Story and photos by Carol Canter.
El Profe puts the hamlet of Coacoyul on the map every Thursday afternoon from 2 p.m. when the restaurant opens to serve pozole, the hearty hominy-based soup that is the weekly culinary tradition in much of Mexico, especially in the state of Guerrero.
The late Pablo Obregon Velez, a retired teacher of history in Zihuatanejo, was El Profe. Now his son Alberto presides, as his father once did, over the restaurant that draws families and friends from neighboring Ixtapa/Zihuatanejo, Barra de Potosi and Playa Blanca, and farther south to the city of Petatlan. Foodies from Michoacan to Michigan, Canada to California have been counted as patrons of El Profe. Enterprising young boys guide the Thursday influx of cars to parking spaces on Avenida Hidalgo, the non-descript street sought out by first timers to El Profe. The boys “guard” your car for small change.
Colorful piñatas hang from the ceiling, and recorded music from rousing rancheras to lyrical boleros keep the mood festive. Bands are often hired to serenade groups celebrating an occasion with live music. The vibe is always welcoming. Men in lightweight guayabera shirts, accompanied by women in colorful tropical dresses, offer a nod and a “buen provecho!” (good appetite, enjoy your meal) as they pass your table. It’s a most pleasant way to while away an afternoon with friends and share in the time-honored pozole tradition.
The soup can be ordered verde o blanco, large or medium and with pork or chicken. Though huge, the grande costs only pennies more and yields yummy leftovers the next day. The verde gets its green color from pumpkin seeds that are roasted and ground, as well as from herbs like epazote. The pozole is served with small bowls of powdered oregano, red chili powder, chopped onions, chopped green Serrano chilis, salt and limes. It’s traditional to drink shots of mezcal, served in tiny ceramic cups with lime and orange slices, though some prefer their pozole with an icy beer to cool down the spice. Plates of queso fresco and sliced avocado may be ordered to add to the soup. The steaming, satisfying late afternoon meal comes to $10 or $15 for two, a bargain for the ultimate Thursday feast.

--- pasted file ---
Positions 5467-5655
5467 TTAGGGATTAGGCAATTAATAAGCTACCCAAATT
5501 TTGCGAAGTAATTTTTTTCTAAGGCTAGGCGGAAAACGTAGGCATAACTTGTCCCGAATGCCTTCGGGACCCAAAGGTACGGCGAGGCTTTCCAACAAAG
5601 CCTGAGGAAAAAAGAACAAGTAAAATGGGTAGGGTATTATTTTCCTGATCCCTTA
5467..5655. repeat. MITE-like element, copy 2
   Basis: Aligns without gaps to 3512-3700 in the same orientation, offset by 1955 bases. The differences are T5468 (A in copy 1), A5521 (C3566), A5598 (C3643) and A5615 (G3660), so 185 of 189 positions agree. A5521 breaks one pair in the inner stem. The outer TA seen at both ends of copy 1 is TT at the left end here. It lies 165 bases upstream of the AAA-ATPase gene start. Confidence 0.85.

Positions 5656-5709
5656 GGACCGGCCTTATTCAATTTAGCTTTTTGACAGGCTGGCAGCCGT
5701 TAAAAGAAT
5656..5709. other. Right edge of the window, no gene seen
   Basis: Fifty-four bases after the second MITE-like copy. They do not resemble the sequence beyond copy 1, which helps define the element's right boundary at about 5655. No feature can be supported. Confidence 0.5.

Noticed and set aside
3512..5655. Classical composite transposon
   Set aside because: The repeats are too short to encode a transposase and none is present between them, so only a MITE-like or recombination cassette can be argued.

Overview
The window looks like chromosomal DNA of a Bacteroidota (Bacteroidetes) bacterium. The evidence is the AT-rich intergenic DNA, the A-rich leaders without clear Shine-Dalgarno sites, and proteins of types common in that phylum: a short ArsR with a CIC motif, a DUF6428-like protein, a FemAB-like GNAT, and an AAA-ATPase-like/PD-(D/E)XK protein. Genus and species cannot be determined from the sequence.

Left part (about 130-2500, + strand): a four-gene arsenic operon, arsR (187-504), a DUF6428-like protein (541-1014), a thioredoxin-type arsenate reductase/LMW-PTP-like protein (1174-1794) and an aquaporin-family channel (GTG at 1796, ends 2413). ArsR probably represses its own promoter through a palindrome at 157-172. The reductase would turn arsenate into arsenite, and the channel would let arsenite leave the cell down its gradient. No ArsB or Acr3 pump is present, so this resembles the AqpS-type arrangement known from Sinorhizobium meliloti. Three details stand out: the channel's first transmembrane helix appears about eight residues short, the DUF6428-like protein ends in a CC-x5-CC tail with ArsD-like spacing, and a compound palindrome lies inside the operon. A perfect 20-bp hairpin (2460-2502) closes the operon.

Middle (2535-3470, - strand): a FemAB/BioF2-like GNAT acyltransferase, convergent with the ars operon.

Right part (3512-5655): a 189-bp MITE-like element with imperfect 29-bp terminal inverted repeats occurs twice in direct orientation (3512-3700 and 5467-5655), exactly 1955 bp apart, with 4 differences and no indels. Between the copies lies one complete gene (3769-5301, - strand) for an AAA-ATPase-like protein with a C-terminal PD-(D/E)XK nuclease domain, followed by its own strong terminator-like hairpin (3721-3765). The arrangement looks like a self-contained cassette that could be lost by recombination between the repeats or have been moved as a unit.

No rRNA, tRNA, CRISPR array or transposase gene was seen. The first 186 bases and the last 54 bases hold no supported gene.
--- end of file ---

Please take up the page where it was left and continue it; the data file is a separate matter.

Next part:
IF YOU GO:
Visit Last Best Beach www.playablancamexico.com/ to learn more about nearby Barra de Potosi and Playa Blanca Mexico.
For more on Zihuatanejo and Ixtapa, check out www.visitmexico.com/en/ixtapa-zihuatanejo.
For more Mexico travel options see our Mexico-Travel page.
Good Stuff 🙂
Wish I was there…..
Cheers and thank you.
And thank you, Hans for the pozole recipe … https://chefsopinion.org/2017/01/03/pozole/
Just to confirm, El Profe is open ONLY on Thursdays. Pursuant to the time of the early Spanish occupation, pigs were slaughtered mostly on Thursdays, hence “The Tradition” of fresh pork pozole. Also notably, the “restaurant” is actually the private home of the gracious Velez family, where their normal outdoor covered patios are rearranged one day a week to set-up multiple tables and seating, and open their lovely home to TRUE Pozole Aficionados!!! Having lived in different areas of Mexico for the past 25 years, our once residence in the Zihua area, a stone’s throw from Coacoyul, thoroughly enjoyed weekly bouts with THE Absolute Best Pozole AND warmed manitas to be had in all of Mexico Lindo!!!! Muchisimas Gracias to the entire Velez family and to the wonderful kitchen “abuelitas” who have a lifetime of knowing ALL of those tasty “secrete recipe” ingredients….!!! 🙂
Gracias, El Mago. Thank you for your interesting insights. I just saw your comment, almost 6 months after you posted it, but I appreciate it. Are you still a regular at El Profe? Sadly, I haven’t been back in far too long — Covid and all. By the way, what are warmed manitas? Hope to see you there one day! Buen provecho!!